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Old 09-13-2012, 11:54 PM   #11
Jun 2012
Dakar, Senegal
Posts: 20
Liked 1 Times on 1 Posts

Hm. My water kefir grow really slowly, but even after a week (1 pint water, 1/2 grains, 1/4 cup sugar dissolved into syrup), the water is still very, very sugared and too sweet for my taste. I'd love it if the taste went towards vinegar, as I actually don't like drinking sugar.

Any guidance on what I might be doing wrong? Thanks in advance!

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Old 09-14-2012, 12:30 AM   #12
Aug 2012
Fort Meade
Posts: 813
Liked 47 Times on 43 Posts

He endlesssummer, you might need some 'nutrients' for your gains. Just having water and sugar, esp if you are using refined white sugar, may not be providing everything the grains need to thrive. Some azomite powder, dolomite powder, ginger, lemon zest, raisins, etc., might help provide nutrients. Also if you are using chlorinated water that is a no no, grains do not like that.

I brewed some things with water kefir grains for a while. For some reason anything I drank fermented by it gave me gas in the most horrible way. The most interesting thing I brewed was something I saw on Dom's kefir site about using Don Quai powder and some sort of ginseng powder. What Dom said about it is absolutely true. Unfortunately it is very very short lived as he also says. I do brew milk kefir daily in raw grass fed cow's milk, that comes out absolutely delicious.

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Old 10-08-2012, 05:37 PM   #13
Feb 2011
suburb of Louisville, KY
Posts: 1,743
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@endless---1/2 ____ of grains? cup, tablespoon? I would bet your ratios are off, 1 pint of water would need just 2 tbsp of grains and 2 tbsp sugar. Usually within 48hr at 70-72F alot of the sugar has been utilized. But there are many variables: adjustment period for grains, quality of water, nutrients/additives, temperature, ferment with access to oxygen recommended, etc.

Water grains (WKG) can be used in milk since they contain several lactobacilli strains, but you will get a different product then fermenting milk with milk kefir grains(MKG). And the water grains really need to go back to a water-sugar solution for 24-48hr to maintain them, they just do better. Milk grains can also be converted to ferment pure juice/nectar/sugar water (many long time kefir makers call these "transmogged milk grains")--but they do not need to go back in milk since they have an adjustment phase (just use excess MKG), they will not grow without lactose, but should kefirize you juice/nectar,etc. for a good 6-9 months before they die. There is a "kefir starter" on the market--these are not grains but a powder that will typically make up to seven batches--this starter also does not contain the same organisms that the grains will produce.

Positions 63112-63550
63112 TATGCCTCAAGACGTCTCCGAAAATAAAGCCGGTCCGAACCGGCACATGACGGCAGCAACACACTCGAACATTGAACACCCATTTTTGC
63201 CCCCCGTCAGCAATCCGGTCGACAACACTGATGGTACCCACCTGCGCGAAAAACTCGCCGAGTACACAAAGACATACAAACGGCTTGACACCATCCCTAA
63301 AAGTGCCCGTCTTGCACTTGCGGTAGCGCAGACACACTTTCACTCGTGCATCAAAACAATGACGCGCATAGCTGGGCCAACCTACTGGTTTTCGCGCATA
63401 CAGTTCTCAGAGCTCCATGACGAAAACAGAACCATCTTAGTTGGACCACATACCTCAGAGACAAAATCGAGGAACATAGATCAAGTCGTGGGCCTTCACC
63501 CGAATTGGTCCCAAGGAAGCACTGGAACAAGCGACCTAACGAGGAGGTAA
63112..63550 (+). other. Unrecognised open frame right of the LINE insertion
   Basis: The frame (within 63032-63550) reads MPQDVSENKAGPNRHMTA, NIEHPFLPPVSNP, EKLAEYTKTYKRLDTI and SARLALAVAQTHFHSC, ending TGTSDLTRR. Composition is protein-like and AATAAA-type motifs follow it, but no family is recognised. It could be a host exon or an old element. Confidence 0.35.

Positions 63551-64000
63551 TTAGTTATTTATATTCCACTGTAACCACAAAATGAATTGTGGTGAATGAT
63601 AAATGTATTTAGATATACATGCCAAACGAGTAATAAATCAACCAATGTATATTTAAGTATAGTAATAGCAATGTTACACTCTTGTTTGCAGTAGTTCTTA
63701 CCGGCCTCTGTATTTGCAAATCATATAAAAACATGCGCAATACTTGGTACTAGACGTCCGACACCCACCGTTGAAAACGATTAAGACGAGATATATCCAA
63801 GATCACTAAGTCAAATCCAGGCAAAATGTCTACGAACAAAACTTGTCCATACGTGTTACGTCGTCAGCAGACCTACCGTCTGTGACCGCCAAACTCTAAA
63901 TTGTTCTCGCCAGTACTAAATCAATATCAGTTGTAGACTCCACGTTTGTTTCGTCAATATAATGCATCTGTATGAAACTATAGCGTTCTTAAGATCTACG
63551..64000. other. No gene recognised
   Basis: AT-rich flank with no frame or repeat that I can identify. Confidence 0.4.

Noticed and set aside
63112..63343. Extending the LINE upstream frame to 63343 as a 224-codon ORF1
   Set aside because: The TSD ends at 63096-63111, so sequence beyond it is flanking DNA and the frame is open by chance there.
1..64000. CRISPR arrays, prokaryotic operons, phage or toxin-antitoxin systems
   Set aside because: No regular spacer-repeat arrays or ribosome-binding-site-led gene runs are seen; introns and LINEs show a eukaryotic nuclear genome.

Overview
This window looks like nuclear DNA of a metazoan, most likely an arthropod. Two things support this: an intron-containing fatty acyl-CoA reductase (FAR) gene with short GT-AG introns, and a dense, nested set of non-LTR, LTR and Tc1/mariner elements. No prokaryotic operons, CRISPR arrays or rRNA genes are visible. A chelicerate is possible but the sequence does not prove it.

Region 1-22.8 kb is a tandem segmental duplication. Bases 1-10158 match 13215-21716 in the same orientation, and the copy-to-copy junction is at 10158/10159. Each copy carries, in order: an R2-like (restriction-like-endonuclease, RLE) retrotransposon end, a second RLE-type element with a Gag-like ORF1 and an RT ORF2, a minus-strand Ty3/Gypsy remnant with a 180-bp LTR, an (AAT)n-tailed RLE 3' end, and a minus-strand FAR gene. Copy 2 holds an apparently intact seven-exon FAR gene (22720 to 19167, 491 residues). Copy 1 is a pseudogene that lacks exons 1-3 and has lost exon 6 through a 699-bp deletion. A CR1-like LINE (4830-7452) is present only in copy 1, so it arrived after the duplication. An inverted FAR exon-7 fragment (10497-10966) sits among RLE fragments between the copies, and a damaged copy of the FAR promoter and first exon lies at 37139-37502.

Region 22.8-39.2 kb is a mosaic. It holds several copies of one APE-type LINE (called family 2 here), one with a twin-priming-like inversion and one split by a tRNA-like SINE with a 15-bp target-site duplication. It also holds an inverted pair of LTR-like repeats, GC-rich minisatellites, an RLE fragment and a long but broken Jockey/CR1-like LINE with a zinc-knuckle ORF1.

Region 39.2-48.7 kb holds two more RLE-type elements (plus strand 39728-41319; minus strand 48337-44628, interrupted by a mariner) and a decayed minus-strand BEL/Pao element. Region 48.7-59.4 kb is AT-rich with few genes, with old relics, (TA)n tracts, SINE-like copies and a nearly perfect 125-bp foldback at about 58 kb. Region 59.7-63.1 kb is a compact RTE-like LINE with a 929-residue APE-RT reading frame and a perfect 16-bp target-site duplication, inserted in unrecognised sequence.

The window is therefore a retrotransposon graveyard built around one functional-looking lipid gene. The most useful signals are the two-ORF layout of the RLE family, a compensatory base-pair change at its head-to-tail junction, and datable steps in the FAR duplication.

In regard to cloudy water when using WKG that is normal since they are introducing yeast among other things. If your water:grain:sugar ratio is off your grains may not grow well (mine double in weight every 2-3 ferments) and they will not make a nice kefir. Improper ratios commonly produce a thick or slimy water.

Ideally you use 1 cup good water (spring, mineral, hard well): 1 tbsp grains: 1 tbsp sugar. Do not use RO or distilled water, avoid chlorine and sulfites. I usually make 3-4 cups each batch: I always add 1/4 lemon (for every 3-4 cups water)-do not squeeze until grains removed, 1 dried sulphur free fig or 5-10 sulphur free raisins plus 1/8 tsp blackstrap molasses (molasses every other batch). The only other thing I add in primary is chunks of ginger or hibiscus or other citrus (have found grains can get damaged..ie mushy--dying). Cover with breathable cloth, place in cabinet/counter corner away from sunlight and taste in 24hr, in 48hr--strain when enough sweetness is gone, squeeze lemon into the grain-free water kefir (or you can use in next batch). You can now proceed with the secondary (flavor) ferment. To the fresh WK, you can add tea, juice, concentrate, fruit, herbs, etc. Cover with lid, place on counter for 24hr (or until first bit of foam develops is fruit was used) and then transfer to refrig. The sealed container will start to carbonate, if you want still WK just twist the lid open a tad so the CO2 comes out. Just like any ferment you risk bottle bombs if you leave at room temp in a sealed container for too long--use caution and common sense.

Here is a very active Yahoo kefir forum: http://groups.yahoo.com/group/Kefir_making/ Great source for grain sharing, advice, recipes, etc. And then the "father of kefir, Dom in AU": http://users.chariot.net.au/~dna/Makekefir.html History, studies, recipes, list of organisms, colony counts, all you want to know.

Sorry for long post.
Motto: quel che sara sara

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Old 10-10-2012, 02:54 AM   #14
Jun 2012
boisbriand, Quebec
Posts: 15
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I usually leave it at room temperature with the following:
- filtered water (water without chlorine)
- wathever sugar I have on hand (white, fructose, brown sugar, cane sugar, molasse)
- something for taste which is optional (ginger root, raisin, cranberry, ...)

After a day or two I put it in the fridge and take a cup once in a while until it is near empty and then I restart the process.

To make it taste less sweet, just let it ferment longer. After a month in the fridge, it usually tastes almost like vinegar.

My grains never grow much but it works anyhow.

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